The Southeast Tourism Society chose the oldest, continuously run wooden boat show in the Southeast as a “Top 20 Event” for May 2017. It is held along the Beaufort waterfront and includes the Carolina Maritime Model Expo, In-Water Boat Show, Wooden Boat Kids, and more! Free admission. Click here for more info and registration.

RDTboatshow

North Carolina’s Premier Antique and Classic Boat Show
New Bern, NC
Saturday, May 20, 2017
9am – 3pm

Come out to New Bern’s beautiful waterfront and enjoy the on-water “full-throttle” exhibition on the Neuse and Trent Rivers. The Raleigh-Durham-Chapel Hill Triangle Chapter of the Antique and Classic Boat Society presents the event. The organization encourages first-hand experiences so some boats are available for free public rides. Check out the storyboards and educational displays to learn more about period boating, accessories and boating apparel. Visitors may vote on the People’s Choice Awards. The chapter provides a scholarship for the Cape Fear Community College’s Boatbuilding Program to help preserve this craft. Preliminary and post event activities for registered boat owners. Overnight docking is available at the show site. More info.

 

19th Annual Music & Water Festival Wooden Boat Show

19th Annual Music & Water Festival
Edenton, NC
June 2 & 3, 2017

Local wooden boat owners and builders share their skiffs, sailboats, dinghies and works-in-progress along Edenton’s historic waterfront on Saturday, June 3 from 10am-6pm. The on-land exhibition is part of the 2-day festival which includes a Friday evening sunset paddle, music in the park, paddle sport demos, arts and crafts, and more! Click here for more info and boat registration.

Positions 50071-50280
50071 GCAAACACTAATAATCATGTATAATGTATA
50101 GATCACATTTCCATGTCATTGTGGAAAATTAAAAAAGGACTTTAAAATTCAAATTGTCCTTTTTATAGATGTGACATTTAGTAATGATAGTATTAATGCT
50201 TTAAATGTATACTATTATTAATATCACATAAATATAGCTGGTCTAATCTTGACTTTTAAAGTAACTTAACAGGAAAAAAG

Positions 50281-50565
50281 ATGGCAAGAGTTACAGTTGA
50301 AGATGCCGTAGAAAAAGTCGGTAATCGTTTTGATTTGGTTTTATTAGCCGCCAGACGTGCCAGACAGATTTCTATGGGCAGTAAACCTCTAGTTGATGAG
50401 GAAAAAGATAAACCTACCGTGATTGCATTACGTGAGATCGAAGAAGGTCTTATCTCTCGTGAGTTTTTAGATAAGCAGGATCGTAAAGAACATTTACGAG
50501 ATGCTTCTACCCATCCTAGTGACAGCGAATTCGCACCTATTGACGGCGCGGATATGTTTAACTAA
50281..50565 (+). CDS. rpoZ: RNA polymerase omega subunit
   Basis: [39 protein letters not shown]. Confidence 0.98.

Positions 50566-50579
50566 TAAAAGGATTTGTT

8th Annual Southport Wooden Boat Show

Southport 8th Annual Wooden Boat Show
Southport, NC
Saturday, September 30, 2017
10am – 4pm

The popular wooden boat show is held at the Old Yacht Basin and features both in-water and on land exhibitions. Visitors can meet and talk with wooden boatbuilders and owners. Boats will be judged on several categories from Best of Simmons to People’s Choice awards.

Additional events and exhibits include children activities; nautical displays; talks and demonstrations; maritime vendors and the award winning seafood chowder at the Taste of Cape Fear Tent.

Be sure to pick up one of the event’s beautiful t-shirts and a collector’s edition poster.

Click here for more info or to register a boat. Registration deadline: Wednesday, September 1.

tours Albemarle Sound Outer Banks

Roanoke Island Maritime Museum Wooden Boat Show
Manteo, NC
Saturday, October 28
9:00am – 5:00pm

The 6th annual event features new and restored wooden boats. The boats are displayed in the Creef Boathouse and Park, and in the water at the Roanoke Marshes lighthouse docks. Click here for more information and registration.

Out of State Wooden Boat Show Bucket List30th Annual Antique & Classic Boat Festival

Celebrate Father’s Day Weekend with a nostalgic tribute to the region’s treasured maritime history. Wooden classics, vintage race boats and Chesapeake Bay-related boats are displayed at the Chesapeake Bay Maritime Museum for the 29th annual Antique & Classic Boat Festival and the Arts in St. Michaels, MD. The event is hosted by the Chesapeake Bay Chapter of the Antique & Classic Boat Society. More info.

28th Annual Georgetown Wooden Boat Show

Georgetown 29th Annual Wooden Boat Show
Georgetown, SC
October 27 & 28, 2017